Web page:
Studies of ribosomal RNA (rRNA) in Candida albicans have been a focus in our laboratory [9,10,11]. We recently obtained Terminator (Epicentre/Illumina Co.), a 5´-phosphate-dependent processive 5´→3´ exonuclease that digests only RNA that has a 5´-monophosphate end . It does not digest RNA that has a 5´-triphosphate, 5´-cap or 5´-hydroxyl group at its 5′-side. Its primary use is to isolate mRNA by digesting away 18S and 25S rRNAs, thus avoiding the need for poly-A selection (http://www.epibio.com/enzymes/nucleases-glycosylases-dna-binding-proteins/rna-exonucleases/terminator-5-phosphate-dependent-exonuclease) . Surprisingly, we noticed variability in the enzyme’s behavior and decided to look at it more carefully. We report here that this enzyme is highly efficient in digesting 18S and 25S rRNAs isolated from yeast in mid-log growth phase. However, as organisms shift to a stationary phase, some of 18S and 25S rRNAs become resistant to Terminator cleavage. We show that the resistant rRNAs are incorporated into the ribosome. Interestingly, the same resistance develops when TOR activity is inhibited by rapamycin. Finally, we observed a similar pattern in other yeasts, which points toward a possible biological role for the development of this resistance.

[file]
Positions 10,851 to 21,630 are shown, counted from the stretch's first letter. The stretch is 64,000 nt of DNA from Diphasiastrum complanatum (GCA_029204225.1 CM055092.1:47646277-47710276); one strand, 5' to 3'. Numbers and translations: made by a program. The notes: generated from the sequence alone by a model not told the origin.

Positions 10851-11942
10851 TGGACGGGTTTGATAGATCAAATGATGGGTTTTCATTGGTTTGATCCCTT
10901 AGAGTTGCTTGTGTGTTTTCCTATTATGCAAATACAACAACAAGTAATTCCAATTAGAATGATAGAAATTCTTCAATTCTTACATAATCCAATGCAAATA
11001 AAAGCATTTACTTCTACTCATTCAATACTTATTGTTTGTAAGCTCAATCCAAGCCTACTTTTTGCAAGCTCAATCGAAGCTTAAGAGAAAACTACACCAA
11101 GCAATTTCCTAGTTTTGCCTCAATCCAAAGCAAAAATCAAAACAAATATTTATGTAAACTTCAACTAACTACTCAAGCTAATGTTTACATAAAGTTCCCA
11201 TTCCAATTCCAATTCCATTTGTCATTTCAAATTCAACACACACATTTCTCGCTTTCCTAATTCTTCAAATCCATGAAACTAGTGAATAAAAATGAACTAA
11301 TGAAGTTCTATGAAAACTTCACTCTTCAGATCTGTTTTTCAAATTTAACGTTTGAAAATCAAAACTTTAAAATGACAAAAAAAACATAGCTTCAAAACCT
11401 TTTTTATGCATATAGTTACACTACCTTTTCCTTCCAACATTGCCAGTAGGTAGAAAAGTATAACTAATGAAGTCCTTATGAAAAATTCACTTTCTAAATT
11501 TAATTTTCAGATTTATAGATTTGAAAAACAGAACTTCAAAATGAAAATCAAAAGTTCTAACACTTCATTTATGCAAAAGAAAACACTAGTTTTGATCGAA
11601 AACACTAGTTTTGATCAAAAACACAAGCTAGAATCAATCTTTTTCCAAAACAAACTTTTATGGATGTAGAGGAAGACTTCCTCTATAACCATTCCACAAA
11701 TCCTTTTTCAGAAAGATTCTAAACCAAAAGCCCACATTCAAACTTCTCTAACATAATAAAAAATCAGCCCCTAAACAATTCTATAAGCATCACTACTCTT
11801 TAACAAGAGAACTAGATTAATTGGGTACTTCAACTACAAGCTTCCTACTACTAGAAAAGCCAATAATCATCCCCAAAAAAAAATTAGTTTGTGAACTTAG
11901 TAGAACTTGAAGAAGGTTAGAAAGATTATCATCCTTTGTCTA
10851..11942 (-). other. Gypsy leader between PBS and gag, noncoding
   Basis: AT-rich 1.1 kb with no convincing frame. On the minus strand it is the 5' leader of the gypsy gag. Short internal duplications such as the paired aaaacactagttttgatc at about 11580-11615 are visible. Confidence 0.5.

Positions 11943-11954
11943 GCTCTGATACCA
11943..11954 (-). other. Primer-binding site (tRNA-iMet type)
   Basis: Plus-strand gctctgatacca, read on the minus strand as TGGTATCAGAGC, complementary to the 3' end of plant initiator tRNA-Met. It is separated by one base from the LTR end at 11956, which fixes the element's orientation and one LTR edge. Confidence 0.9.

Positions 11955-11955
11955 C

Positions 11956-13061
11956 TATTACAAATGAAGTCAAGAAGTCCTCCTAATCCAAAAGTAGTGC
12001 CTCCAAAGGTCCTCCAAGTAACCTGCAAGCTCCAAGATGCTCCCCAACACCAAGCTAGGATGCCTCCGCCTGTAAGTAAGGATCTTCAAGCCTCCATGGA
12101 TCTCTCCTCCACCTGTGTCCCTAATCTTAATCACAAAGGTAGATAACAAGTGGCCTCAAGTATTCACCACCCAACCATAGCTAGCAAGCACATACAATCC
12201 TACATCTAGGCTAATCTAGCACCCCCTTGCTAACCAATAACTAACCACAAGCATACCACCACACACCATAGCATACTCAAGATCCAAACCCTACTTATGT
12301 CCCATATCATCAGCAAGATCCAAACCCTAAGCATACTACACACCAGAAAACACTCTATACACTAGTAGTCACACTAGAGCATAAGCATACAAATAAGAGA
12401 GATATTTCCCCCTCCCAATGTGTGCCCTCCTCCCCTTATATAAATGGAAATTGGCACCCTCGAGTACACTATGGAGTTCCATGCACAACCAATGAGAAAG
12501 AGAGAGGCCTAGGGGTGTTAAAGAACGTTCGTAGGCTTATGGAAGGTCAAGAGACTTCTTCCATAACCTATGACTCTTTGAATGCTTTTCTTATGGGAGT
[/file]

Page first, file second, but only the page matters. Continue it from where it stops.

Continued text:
Our initial use of Terminator was with total RNA isolated from Candida albicans SC5314 grown overnight (16 h), therefore in the stationary phase, and we found that both 18S and 25S resisted the exonuclease digestion. Figure 1a depicts an example of this phenomenon where equivalent amounts of RNA digested with Terminator or undigested were electrophoresed through a formaldehyde/agarose gel and SYBR-Gold stained. 18S and 25S bands are seen in the two undigested and digested RNA lanes. To insure full enzyme efficiency, we did digestions with up to three times the enzyme to substrate ratios recommended, and over longer time periods, with these bands maintaining their presence (data not shown). Northern blot analysis confirmed that the rRNAs protected from the exonuclease treatment were indeed 18S and 25S (Fig. 1b). Furthermore, our Northern analysis, utilizing probes specific for 5′ and 3′ ends for both 18S and 25S combined with the size of resistant molecules being the same as digestible molecules, indicated no size change during resistance development (see Table 1 for probe sequences). To see if growth phase would make a difference, we looked at cells grown to mid-log phase (incubated in fresh YPD for 4–6 h). As can be seen in Fig. 1c, Terminator fully eliminated all rRNA molecules from RNA obtained from cells in mid-log phase. The number of yeast cells from which RNA was obtained was the same for both time points. Northern blotting (Fig. 1d) confirmed these observations. Furthermore, a probe specific for 5S rRNA, a product of RNA polymerase III (Pol III), confirmed that our observed differences were not related to differences in amounts of RNA loaded. The data assured us that these observed molecules were truly resistant to Terminator.